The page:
As we leave Chicago, a number of voices from the PA system tell us
  1. What train we're on
  2. Where the bathrooms are
  3. Where the dining car and lounge car are
  4. What the next stop is
  5. Where the bathrooms are
  6. When pillows will be handed out
  7. They're sorry for the number of announcements
  8. Where the bathrooms are
  9. What the next stop is
  10. The menu

Chicago,IL - Denver, CO
We're off. Sprinting (in the words of one Disembodied PA Voice) across Illinois. We stop at Galesburg, unremarkable except for being the birth of Carl Sandburg and a rail museum.

We cross the Mississippi (Verily, the Poet has said, "First Emma comes, then I come, then two asses, then I come again, and two more asses, and then I pee pee, and I come again.") near Burlington.

The food on board is wrapped in plastic, expensive and insipid. The lounge-cum-cafe car however, is worth the visit. The views are great. I sit and read in the fading light. Also manage to strike up conversation with the lady next to me. She's OK, returning to Omaha, Nebraska after visiting friends in Michigan. Works at the University of Nebraska, has desis in her hospital, wants to drive to Alaska, and is not as grumpy as I'd imagined!

"Dinner" is pizza and tuna salad sandwich. Yuck. There is a movie in the lounge car afterwards. Which is nice. Sitting with fellow satiated passengers, and a cup of coffee, as the sun plays a very short symphony with the hills of Iowa, watching Gene Hackman and Ray Romano in the gathering dusk.

In the middle of the night, we pull into Omaha, Nebraska. This one place I never expected to see in my life, but here we are. Not much of a city by the looks of it. My neighbour gets off, and I rejoice at having appropriated the window seat and try to fall asleep. Alack, this is not to be. A gigantic man, in a beard and dark glasses, with walking stick, plants himself next to me. Which event per se is not such a big problem. Other than leg space issues (Theroux in The Great Railway Bazaar has something to say about the conceit of the long distance rail traveler that I can't remember).

Just as I begin to doze off, neighbour starts snoring, and keeps it up with impressive volume, periodicity and continuity for the rest of the night, and into the morning. I don't get a wink of sleep and wash up at the unearthly hour of 6 a.m. Next morning, Hagrid gets off at Denver, which is a blessing.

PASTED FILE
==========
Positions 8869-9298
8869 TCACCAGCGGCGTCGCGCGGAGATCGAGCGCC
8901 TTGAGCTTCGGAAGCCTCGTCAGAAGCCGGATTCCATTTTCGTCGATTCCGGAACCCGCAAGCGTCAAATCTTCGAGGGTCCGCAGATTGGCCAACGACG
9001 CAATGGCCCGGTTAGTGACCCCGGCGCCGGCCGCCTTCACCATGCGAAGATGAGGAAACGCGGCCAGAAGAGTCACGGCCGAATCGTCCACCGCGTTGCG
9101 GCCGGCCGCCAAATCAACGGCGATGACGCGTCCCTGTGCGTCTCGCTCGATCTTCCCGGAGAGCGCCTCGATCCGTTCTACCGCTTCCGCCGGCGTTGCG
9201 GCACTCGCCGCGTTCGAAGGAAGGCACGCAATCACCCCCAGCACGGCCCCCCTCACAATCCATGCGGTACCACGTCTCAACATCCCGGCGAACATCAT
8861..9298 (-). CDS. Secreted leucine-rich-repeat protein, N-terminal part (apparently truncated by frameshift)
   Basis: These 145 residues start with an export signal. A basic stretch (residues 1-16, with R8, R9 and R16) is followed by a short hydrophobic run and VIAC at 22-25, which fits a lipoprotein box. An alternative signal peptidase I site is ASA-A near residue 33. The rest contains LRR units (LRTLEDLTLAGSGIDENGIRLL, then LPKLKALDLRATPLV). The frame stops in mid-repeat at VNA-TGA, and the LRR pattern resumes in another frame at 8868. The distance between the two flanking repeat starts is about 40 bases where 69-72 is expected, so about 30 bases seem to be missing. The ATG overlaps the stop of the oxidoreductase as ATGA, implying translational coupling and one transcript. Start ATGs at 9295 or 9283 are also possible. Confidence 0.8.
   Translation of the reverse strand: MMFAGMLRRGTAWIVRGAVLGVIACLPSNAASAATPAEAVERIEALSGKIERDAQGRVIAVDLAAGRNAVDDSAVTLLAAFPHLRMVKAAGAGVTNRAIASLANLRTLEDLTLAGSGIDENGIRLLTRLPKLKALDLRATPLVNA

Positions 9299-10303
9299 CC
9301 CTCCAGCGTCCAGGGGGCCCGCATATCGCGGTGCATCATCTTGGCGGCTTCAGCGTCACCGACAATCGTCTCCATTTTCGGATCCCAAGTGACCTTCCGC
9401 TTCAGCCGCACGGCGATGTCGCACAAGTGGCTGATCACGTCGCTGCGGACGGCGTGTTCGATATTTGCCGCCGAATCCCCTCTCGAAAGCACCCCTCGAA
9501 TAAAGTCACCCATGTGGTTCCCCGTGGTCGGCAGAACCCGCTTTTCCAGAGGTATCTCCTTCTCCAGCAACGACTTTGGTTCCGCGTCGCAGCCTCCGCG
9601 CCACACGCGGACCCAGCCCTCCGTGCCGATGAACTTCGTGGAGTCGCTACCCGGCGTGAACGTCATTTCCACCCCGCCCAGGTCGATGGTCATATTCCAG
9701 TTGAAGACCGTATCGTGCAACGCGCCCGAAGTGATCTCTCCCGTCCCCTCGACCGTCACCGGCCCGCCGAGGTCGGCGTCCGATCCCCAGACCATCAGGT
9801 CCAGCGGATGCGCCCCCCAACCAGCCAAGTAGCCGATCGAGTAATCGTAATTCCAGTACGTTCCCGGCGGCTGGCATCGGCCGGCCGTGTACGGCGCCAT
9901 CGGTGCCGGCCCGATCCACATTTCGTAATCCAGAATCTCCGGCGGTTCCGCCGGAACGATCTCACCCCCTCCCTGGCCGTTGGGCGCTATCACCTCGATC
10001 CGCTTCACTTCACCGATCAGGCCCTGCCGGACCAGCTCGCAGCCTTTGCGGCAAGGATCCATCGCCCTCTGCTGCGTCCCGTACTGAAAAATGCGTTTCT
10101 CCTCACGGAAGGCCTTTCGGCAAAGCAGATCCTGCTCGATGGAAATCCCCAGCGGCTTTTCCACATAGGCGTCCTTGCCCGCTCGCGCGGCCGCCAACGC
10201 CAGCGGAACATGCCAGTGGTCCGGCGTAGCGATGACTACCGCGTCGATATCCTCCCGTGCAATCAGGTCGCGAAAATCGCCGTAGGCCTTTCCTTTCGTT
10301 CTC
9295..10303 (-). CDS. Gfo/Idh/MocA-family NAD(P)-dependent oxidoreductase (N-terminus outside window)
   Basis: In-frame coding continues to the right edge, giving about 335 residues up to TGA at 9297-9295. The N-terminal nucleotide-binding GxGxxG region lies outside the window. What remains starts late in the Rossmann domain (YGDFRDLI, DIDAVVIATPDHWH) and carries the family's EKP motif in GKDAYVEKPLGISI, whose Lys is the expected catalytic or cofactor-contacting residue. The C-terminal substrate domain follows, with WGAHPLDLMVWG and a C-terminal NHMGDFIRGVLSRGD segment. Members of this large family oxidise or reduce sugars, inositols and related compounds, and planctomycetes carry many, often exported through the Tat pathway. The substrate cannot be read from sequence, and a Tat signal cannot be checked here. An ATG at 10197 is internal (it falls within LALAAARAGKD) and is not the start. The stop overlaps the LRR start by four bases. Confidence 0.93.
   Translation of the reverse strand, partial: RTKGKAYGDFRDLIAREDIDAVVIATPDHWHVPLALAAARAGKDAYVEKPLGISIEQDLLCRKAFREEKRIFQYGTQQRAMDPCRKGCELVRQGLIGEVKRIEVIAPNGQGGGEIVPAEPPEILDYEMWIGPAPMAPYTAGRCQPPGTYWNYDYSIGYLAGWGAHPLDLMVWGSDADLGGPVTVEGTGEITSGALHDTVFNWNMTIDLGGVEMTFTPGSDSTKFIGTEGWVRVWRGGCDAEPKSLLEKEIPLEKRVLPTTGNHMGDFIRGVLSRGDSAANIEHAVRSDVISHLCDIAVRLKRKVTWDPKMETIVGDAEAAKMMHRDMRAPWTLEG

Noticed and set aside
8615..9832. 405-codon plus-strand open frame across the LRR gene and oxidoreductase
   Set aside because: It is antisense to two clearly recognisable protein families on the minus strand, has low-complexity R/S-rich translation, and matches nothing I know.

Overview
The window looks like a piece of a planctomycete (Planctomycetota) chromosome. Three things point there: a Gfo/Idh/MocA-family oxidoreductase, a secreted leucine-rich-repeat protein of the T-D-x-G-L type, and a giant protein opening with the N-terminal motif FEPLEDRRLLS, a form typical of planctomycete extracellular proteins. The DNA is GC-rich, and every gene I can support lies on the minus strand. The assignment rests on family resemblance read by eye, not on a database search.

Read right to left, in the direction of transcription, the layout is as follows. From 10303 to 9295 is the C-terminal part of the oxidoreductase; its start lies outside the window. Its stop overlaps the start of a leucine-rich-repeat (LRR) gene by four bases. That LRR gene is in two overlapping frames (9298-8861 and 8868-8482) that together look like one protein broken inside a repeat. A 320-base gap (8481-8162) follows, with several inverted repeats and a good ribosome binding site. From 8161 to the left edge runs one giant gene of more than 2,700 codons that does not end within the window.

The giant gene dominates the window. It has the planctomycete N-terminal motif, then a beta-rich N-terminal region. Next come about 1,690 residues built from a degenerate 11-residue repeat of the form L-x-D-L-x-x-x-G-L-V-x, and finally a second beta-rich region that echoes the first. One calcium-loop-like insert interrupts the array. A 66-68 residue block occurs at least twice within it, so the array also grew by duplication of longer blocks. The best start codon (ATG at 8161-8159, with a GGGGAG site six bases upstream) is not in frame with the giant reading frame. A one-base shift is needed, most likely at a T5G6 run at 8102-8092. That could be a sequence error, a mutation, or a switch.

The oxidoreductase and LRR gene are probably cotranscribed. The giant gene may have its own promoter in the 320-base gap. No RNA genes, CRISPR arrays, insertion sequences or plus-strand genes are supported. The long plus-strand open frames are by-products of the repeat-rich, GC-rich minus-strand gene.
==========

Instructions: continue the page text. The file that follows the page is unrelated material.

The scenery has become flatter and more arid, after we left the Mississippi behind, but far away to the west, there be mountains! With snow glimmering on the tops. Mountains...I get muchly excited by the thought of the train going through all that. My dreams are dashed.

June 15, 2004: Denver, CO
20 minute stop. A bunch of schoolchildren in T-shirts that say, "From Wyoming to San Francisco and Back!!". Were told by Disembodied PA Voice (Lugubrious) that the Moffet Tunnel is closed, and so we'll go through Wyoming on the Union Pacific line. What this turns out to mean is that we don't go through any mountains, gorges, tunnels. Instead, from dawn to dusk, there is trackless Wyoming.

With "smoking halts" at Laramie and Green River.

The day passes in reading, writing, and chatting with the others on board. By now it is clear that the novelty of the trip has worn off for most. The kids are antsy and even the grownups' patience is wearing thin. In the evening, we cross into Utah, and the scenery becomes more palatable. Beautiful sunset.

Not a whole lot to write about, and "The Great Railway Bazaar" to read means that not a lot of thinking gets done either. The entire question of what to do in the fall is still there, a gaping hole in the future. We are in the Great Basin now...

[Scheherezade saw the approach of dawn and discreetly fell silent...]

NOTE: Remaining pictures are online. The train of thought, as it were, ran out of the steam of energy and inspiration at this point, and didn't pick up again till September 04, 2004, in Madras Egmore. But that tale will have to be told some other time.

Friday, October 07, 2005

Two movies, a book, and a quizzer's place

Come, come. Surely, even you can't come up with such a beautifully contrived title for a post. Cinema Paradiso is definitely one of the better things to happen to movie lovers in these parts. One is circumambulating Nagarjuna circle (clockwise) a la Ganymede around Jove, as one often does, and then one catches a glimpse of a store that calls itself "Cinema Paradiso". With heavy heart, and virtual certainty that this will be a gigantic letdown, one detaches oneself from Nagarjuna's beguiling centripetal charms and propagates rectilinearly into said establishment. " 'pon my word, what do we have here?" [This is the little rational choice idiot having fun. See here.] Shelves thickly stacked with all kinds of movies - there's your Kurosawa, your Ray, your Truffaut, your Godard, your Hitchcock, your Tarantino, my Emmanuelle Beart, your Schwarzn., your Wong Kar-Wai, my Meryl Streep, your Woody Allen and so on. Started by Santhosh, a cinematographer, "Cinema Paradiso" can now be found in Madras, Bangalore, Calcutta and Hyderabad.